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Integrative Behavioral Couple Therapy: Where Acceptance is Key

By Margarita Tartakovsky, M.S.
Associate Editor

Integrative Behavioral Couple Therapy: Where Acceptance is Key“There are two sides to every story.” This timeless saying couldn’t be truer when it comes to conflict in a relationship.

In fact, it’s how couples therapists Andrew Christensen, Ph.D, and the late Neil Jacobson, Ph.D, start off their 2002 book Reconcilable Differences. Well, actually, they share a third side: their objective take on a couple, which usually includes some truth from both stories.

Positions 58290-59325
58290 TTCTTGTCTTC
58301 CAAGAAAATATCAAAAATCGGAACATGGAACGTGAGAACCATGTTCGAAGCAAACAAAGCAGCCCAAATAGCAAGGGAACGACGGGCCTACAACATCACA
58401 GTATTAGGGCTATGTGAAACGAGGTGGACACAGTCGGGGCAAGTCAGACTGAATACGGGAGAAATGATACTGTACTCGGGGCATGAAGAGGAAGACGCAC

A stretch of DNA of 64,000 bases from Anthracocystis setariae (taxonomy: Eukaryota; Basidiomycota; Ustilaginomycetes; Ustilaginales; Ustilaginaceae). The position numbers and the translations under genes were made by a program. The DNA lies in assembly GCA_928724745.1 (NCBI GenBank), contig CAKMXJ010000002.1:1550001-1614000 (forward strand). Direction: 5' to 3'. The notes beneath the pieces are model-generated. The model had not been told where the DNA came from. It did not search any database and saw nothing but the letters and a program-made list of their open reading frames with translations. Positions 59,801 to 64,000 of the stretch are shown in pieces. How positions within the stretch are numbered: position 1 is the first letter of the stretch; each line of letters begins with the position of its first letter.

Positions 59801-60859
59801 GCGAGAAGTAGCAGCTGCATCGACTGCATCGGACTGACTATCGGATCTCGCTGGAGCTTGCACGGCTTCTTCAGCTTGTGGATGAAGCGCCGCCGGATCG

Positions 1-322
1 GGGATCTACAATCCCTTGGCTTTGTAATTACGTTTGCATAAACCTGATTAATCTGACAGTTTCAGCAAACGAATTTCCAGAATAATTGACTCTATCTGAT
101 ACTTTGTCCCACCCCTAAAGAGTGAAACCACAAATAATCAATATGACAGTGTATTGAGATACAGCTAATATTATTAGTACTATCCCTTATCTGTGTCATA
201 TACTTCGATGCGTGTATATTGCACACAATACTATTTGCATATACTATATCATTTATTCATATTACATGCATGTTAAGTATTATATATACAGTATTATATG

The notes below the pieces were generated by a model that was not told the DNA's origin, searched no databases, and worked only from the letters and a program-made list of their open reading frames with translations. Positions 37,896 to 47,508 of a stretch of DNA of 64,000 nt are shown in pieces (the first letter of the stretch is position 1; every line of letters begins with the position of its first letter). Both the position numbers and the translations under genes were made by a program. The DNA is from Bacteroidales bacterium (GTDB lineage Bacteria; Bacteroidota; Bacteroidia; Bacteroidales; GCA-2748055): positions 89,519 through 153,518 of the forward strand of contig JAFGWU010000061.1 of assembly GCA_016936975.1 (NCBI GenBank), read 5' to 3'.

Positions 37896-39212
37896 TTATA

In the late 1990s, Christensen and Jacobson developed a type of couples therapy called integrative behavioral couple therapy (IBCT), which combines techniques from behavioral couples therapy with new strategies to cultivate acceptance.

One Comment to
Integrative Behavioral Couple Therapy: Where Acceptance is Key

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  1. Objectivity is the key. Often enough 2 people in the relationship look at the same problem at a different angle. No matter how much they fight everyone keeps their opinion on the subject. That is a reason a professional psychiatrist is necessary to see the problem objectively. Thanks for the post.

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